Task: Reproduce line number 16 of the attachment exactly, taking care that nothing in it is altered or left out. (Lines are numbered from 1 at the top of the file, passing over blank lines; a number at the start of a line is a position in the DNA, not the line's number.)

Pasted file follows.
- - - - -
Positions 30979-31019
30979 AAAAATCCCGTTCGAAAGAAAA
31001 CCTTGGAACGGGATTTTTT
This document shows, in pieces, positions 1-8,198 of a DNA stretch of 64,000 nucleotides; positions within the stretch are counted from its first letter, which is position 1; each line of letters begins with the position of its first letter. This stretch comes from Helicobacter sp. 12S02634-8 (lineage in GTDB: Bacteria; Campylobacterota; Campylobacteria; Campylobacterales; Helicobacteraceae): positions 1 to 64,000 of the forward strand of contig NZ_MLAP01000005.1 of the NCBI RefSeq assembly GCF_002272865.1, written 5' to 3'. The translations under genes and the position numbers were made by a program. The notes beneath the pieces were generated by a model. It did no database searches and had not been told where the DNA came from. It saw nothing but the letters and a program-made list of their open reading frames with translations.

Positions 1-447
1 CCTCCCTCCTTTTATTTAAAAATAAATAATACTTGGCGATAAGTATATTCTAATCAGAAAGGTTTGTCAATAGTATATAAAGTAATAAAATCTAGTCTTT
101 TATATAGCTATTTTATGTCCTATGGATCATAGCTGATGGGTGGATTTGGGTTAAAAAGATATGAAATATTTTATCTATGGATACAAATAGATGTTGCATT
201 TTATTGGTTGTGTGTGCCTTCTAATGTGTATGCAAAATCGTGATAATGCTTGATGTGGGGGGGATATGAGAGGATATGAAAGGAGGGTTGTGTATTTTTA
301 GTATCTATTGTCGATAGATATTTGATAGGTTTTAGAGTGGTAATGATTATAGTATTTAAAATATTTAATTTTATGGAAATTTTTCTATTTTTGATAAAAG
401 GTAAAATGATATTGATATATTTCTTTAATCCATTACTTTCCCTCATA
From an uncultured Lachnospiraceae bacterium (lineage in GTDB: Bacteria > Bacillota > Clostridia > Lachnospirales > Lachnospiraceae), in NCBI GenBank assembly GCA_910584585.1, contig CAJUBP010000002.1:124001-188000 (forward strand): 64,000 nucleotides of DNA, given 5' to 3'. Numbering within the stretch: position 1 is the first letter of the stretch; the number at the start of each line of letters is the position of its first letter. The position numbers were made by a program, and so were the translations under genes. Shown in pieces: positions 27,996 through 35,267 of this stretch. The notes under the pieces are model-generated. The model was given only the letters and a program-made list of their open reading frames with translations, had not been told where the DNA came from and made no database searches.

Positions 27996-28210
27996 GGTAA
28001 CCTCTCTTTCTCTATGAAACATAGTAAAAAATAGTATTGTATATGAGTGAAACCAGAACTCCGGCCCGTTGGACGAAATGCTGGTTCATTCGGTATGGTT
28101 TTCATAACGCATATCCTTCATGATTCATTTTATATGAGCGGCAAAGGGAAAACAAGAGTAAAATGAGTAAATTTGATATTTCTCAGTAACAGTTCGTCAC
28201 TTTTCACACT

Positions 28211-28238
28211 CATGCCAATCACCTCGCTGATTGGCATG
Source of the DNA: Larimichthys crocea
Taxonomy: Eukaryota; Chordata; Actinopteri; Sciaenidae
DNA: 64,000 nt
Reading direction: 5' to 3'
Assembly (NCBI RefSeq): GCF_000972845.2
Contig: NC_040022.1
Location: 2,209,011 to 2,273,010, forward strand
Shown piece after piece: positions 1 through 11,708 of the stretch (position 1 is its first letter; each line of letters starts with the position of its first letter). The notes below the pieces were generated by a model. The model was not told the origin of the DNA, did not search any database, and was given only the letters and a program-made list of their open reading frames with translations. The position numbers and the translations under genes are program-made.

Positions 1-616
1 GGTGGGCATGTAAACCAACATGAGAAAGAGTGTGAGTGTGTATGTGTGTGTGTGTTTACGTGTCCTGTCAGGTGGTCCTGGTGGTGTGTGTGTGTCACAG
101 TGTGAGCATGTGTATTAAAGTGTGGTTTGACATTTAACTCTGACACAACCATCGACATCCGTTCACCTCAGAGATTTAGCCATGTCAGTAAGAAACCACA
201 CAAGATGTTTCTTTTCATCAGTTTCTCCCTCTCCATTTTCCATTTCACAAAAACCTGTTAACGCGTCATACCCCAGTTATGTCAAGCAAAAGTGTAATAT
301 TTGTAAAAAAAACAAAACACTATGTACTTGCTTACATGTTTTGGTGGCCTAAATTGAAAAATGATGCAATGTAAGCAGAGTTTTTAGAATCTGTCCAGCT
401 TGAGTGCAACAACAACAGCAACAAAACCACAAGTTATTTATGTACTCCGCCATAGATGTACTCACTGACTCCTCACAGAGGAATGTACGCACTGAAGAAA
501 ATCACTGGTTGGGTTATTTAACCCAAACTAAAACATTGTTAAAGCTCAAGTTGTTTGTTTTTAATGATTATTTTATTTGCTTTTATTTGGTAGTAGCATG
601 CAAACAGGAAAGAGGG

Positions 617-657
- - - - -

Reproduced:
28201 TTTTCACACT